Remembering (the real) Sandra Bland
Meanwhile, as Grits has pointed out before, it's a bit anomalous to pass a "mental health accountability" bill in response to the Sandra Bland story because she was not, in fact, mentally ill.
Pensions and bill killing
Governing magazine has a nice feature on Houston billionaire John Arnold's efforts to reform public-employee pension plans. Meanwhile, the House debate over Houston pensions ramps up Monday, and every minute it goes on, legislation on the other side of that bill on the calendar dies. The lower chamber, which yesterday ended their workday at 3 p.m., has mapped out a leisurely, care-free stroll toward the Thursday deadline for the House to consider House Bills, not the frenzied pace of work one would expect as hundreds of bills approach a very final deadline. At this point, the House doesn't seem to have much appetite for passing any more legislation and everybody just seems to want it to be over.
Who can settle Harris County bail litigation?
A newly elected Democratic District Judge in Houston has asked the commissioners court whether he can settle with plaintiffs in civil rights litigation against the county's money-based bail system. The commissioners courrt replied that they don't control whether or not he settles, but his lawyer was appointed from the county attorney's office and told the judge she could not settle without permission from higher ups. It's an interesting question: If individual judges start to settle, how long can the county's oppositional approach remain viable?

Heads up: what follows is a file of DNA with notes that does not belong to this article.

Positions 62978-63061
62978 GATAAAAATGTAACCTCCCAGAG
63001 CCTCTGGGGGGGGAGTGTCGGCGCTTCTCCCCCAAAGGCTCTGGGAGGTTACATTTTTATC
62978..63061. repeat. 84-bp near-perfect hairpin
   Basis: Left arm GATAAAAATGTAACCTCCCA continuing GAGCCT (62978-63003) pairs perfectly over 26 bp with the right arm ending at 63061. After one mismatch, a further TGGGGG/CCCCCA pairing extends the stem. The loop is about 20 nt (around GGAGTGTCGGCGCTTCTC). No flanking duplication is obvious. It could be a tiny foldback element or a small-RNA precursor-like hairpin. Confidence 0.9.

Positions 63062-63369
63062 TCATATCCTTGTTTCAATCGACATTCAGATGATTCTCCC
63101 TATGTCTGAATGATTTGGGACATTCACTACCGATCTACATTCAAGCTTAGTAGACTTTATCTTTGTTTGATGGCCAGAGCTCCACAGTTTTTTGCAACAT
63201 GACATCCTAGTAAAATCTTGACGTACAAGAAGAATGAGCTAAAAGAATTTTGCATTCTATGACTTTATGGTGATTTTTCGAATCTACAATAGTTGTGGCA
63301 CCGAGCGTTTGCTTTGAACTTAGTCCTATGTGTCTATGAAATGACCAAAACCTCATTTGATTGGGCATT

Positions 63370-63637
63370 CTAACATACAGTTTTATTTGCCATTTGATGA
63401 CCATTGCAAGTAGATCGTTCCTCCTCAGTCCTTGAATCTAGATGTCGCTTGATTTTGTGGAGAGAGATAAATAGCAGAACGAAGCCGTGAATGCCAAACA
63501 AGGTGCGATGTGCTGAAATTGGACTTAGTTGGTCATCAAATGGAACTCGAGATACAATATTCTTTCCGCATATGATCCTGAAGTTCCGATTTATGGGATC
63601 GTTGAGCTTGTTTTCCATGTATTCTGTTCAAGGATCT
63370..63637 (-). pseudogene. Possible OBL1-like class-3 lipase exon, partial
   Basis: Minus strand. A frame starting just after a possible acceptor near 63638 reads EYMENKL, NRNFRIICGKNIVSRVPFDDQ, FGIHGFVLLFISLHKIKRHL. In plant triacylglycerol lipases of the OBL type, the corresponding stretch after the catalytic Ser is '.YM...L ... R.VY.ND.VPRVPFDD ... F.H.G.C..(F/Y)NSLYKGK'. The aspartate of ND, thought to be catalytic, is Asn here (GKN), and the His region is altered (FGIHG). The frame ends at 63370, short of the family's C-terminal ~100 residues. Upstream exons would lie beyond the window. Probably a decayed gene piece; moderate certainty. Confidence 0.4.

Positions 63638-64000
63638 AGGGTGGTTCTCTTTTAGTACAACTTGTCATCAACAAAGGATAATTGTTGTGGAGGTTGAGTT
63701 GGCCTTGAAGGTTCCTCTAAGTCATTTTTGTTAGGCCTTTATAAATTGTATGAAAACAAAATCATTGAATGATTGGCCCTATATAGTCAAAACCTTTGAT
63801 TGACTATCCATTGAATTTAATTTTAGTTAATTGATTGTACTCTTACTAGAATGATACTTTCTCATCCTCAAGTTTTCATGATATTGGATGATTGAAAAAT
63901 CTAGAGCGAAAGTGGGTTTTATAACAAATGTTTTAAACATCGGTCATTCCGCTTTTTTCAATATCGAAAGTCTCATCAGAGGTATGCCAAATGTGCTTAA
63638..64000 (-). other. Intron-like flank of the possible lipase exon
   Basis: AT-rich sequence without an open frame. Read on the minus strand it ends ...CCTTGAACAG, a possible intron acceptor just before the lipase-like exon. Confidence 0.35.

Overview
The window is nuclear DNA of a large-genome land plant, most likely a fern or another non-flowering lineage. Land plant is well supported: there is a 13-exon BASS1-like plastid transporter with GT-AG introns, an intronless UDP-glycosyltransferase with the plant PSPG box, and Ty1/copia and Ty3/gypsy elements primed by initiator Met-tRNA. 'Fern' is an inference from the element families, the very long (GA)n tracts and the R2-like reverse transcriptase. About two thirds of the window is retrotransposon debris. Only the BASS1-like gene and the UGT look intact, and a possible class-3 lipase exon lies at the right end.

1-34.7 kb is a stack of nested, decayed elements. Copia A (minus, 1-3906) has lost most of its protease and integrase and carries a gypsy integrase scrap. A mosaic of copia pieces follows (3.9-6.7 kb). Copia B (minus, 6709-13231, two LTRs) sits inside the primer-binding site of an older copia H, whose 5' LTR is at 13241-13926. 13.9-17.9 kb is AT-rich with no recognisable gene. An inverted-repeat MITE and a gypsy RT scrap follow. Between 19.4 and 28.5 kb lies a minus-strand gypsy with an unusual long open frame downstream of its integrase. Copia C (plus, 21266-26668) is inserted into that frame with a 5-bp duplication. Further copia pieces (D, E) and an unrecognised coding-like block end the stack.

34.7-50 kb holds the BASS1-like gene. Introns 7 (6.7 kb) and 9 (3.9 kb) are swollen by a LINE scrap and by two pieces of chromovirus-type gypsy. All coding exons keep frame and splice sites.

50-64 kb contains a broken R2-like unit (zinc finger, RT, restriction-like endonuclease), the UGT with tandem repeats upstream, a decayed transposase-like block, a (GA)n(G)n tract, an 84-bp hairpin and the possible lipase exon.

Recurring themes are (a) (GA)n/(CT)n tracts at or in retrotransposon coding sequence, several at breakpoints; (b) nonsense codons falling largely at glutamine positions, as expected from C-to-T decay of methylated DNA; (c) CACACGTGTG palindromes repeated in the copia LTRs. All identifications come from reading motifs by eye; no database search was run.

Of trees, ropes, race, judges and capital punishment
A decidedly un-woke judge faces retraining for lynching suggestion.
Coda to Willingham saga: Did prosecutor commit misconduct?
Jordan Smith at the Intercept has a story from a trial in Corsicana to determine whether the prosecutor in the Todd Willingham case engaged in misconduct when he concealed a deal with a jailhouse snitch who testified against the defendant.
Friday, May 05, 2017
Grits is unsure how HB 2050 (G. Bonnen) passed through committee without making it onto reformers' radar screens, but it's on the House calendar today and is generally a terrible idea. Basically, it says that when records of police misconduct are shared with the Texas Commission on Law Enforcement - the state peace officer licensing agency - that they become closed records in the files of the agency that submitted them.
This is an unremittingly awful idea that should have been vetted in committee - nobody opposed it there and it sailed through on a unanimous vote. But perhaps that's because, to understand why this bill is a bad idea, one must understand the structure of Texas open records law as it relates to police misconduct.
Two different statutes govern Texas police misconduct records. In more than 2,500 law enforcement agencies, most records in an officer's disciplinary file are public. In about 70 departments which have adopted the state civil service code, however, those records are secret under Ch. 143.089(g) of the Local Government Code.